Bukowski prize for Literature...

I was wondering after reading about the closure of Black Sparrow Press.... Is there or could there be a Bukowski prize for Literature?

It would be great to see new Authors recognised for being 'Outsiders' or non -mainstream. I Don't know how it would be funded, possibly from his Estate?
 
M

MULLINAX

Why would his estate spend a penny on something that will bring it no financial gain?

Not to be mean or anything, but that big donation to the Huntington earned a HUGE tax write-off.
 

Rekrab

Usually wrong.
Over 1000 posts
A prize seems contrary to Bukowski's values. I don't think he had any respect for literary awards and honors. Sales meant far more to him than critical esteem or laurels. His stuff sold very well, and that was all he needed. A Buk prize feels wrong.
 

mjp

Your Host
Moderator
Founding member
Over 5000 posts
Not to be mean or anything, but that big donation to the Huntington earned a HUGE tax write-off.
But that was not the reason for the donation. If monetary gain were the goal, Linda could have sold that archive for many times more than what she'll get as a tax write-off.
 

bospress.net

www.bospress.net
Over 5000 posts
That is true. She will surely not live long enough to be able to take advantage of all of the tax breaks that she could get. Even if she was 20 and lived another 100 years, it probably would still be far less than she could have made, in cash, if she sold it to a university.

Her goal was to preserve his work and not for personal financial gain. If money was her only concern she would not have donated anything.

In 100 years the collection will be available for others to use and learn and research, not in some rich guys library or broken up and pieced out all over the world. By then the copyright will have lapsed and it will be public domain. So there is a reason for me wanting to live that long. Printing Bukowski at-will!

Bill
 
A prize seems contrary to Bukowski's values. I don't think he had any respect for literary awards and honors. Sales meant far more to him than critical esteem or laurels.
Not that true..... Bukowski won 'Outsider of the year' an award from Jon and Gypsy Lou Webb.

'He got an inscribed plaque to hang on his wall and more importantly, they would publish an anthology of his best poems' (Source: Locked in the arms of a crazy Life, by H Sounes.

This recognition broke one of Bukowski's most depressive episodes.

Although an 'Outsider' I believe Bukowski always wanted recognition of his Poetry and GAVE recognition to others he so admired. From DH Lawrence to Pound.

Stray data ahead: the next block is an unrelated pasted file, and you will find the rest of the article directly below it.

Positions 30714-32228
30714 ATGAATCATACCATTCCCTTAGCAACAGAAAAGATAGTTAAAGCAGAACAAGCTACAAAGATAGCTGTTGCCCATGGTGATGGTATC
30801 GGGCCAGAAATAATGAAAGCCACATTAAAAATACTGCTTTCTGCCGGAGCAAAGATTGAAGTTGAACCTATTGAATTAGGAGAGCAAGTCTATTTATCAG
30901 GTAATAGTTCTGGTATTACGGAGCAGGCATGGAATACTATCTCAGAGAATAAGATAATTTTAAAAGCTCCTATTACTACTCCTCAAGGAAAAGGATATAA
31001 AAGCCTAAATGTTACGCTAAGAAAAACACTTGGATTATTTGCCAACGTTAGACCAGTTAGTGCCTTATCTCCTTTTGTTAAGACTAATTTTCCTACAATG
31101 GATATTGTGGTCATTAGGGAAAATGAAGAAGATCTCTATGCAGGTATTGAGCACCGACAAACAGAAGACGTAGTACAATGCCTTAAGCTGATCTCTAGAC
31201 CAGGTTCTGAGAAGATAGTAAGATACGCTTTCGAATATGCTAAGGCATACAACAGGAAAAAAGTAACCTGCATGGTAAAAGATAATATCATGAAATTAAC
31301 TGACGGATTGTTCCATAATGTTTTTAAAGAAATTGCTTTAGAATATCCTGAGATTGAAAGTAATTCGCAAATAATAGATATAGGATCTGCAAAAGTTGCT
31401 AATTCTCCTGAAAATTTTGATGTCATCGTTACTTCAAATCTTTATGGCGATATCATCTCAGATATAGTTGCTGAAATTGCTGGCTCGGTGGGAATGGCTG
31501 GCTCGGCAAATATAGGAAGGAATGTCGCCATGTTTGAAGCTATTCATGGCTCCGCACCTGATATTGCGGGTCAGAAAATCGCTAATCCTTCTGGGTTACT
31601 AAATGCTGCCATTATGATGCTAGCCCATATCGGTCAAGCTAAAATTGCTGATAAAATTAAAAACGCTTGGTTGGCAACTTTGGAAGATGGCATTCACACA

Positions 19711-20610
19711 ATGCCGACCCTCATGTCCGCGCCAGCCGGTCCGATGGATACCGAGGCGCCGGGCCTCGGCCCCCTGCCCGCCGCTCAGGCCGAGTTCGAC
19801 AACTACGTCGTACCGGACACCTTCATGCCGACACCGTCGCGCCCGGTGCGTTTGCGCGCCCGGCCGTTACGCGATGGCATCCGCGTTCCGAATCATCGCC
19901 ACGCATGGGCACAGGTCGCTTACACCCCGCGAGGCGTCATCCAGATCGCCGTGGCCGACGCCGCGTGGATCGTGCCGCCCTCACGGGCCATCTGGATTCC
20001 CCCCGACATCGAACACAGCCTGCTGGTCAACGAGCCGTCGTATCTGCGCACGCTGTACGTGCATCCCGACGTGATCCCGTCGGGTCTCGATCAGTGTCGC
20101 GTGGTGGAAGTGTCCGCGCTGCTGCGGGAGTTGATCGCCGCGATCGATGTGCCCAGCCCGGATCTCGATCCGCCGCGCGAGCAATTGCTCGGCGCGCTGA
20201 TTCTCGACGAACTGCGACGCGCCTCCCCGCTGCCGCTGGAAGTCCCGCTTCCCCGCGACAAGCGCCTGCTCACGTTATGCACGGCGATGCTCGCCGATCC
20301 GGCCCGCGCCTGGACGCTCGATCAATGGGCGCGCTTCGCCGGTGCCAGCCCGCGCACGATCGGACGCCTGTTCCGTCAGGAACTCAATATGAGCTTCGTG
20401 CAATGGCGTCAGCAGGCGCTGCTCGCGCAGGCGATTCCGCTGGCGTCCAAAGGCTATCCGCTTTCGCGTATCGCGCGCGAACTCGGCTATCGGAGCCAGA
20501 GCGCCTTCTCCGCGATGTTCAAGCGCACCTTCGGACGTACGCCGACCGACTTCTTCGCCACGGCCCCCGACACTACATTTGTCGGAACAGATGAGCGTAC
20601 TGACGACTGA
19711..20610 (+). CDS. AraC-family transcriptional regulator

mjp

Your Host
Moderator
Founding member
Over 5000 posts
Although an 'Outsider' I believe Bukowski always wanted recognition of his Poetry and GAVE recognition to others he so admired.
I think you're right. He said he didn't care, but it's obvious that he did enjoy recognition, and to a certain degree, the bit of fame that came along with it. He wrote at least two poems about being included in the Who's Who In America annual in the mid-1980's.

A lot of successful people share the common trait of a parent - or parents - that denigrated them as children and made them feel less than adequate. Some of these people spend their lives working hard to prove their worth. I think it's safe to say Bukowski was one of them.

Like Michael Apted's "up" series of documentaries seems to prove, by the time you are 7 years old, your personality is pretty well established. And as Bukowski said (in so many words), "The parents are everything."
 
I'm with you!

I'm with you there! Bukowski said once that whilst he hated academic critics cruelly criticising each other, never-the-less he so much wanted to be recognised by them.

Whilst his Estate wouldn't profit from an award, his name in the shape of a 'Bukowski award' would live on as an emblem for New talent of exceptional non-mainstream literature.

I'd personnally love to read of the 2008 winner of the 'Bukowski Prize'...
Instead of the Booker Prize etc.
Maybe it could be 'The Black Sparrow Prize'?
 
Although an 'Outsider' I believe Bukowski always wanted recognition of his Poetry and GAVE recognition to others he so admired. From DH Lawrence to Pound.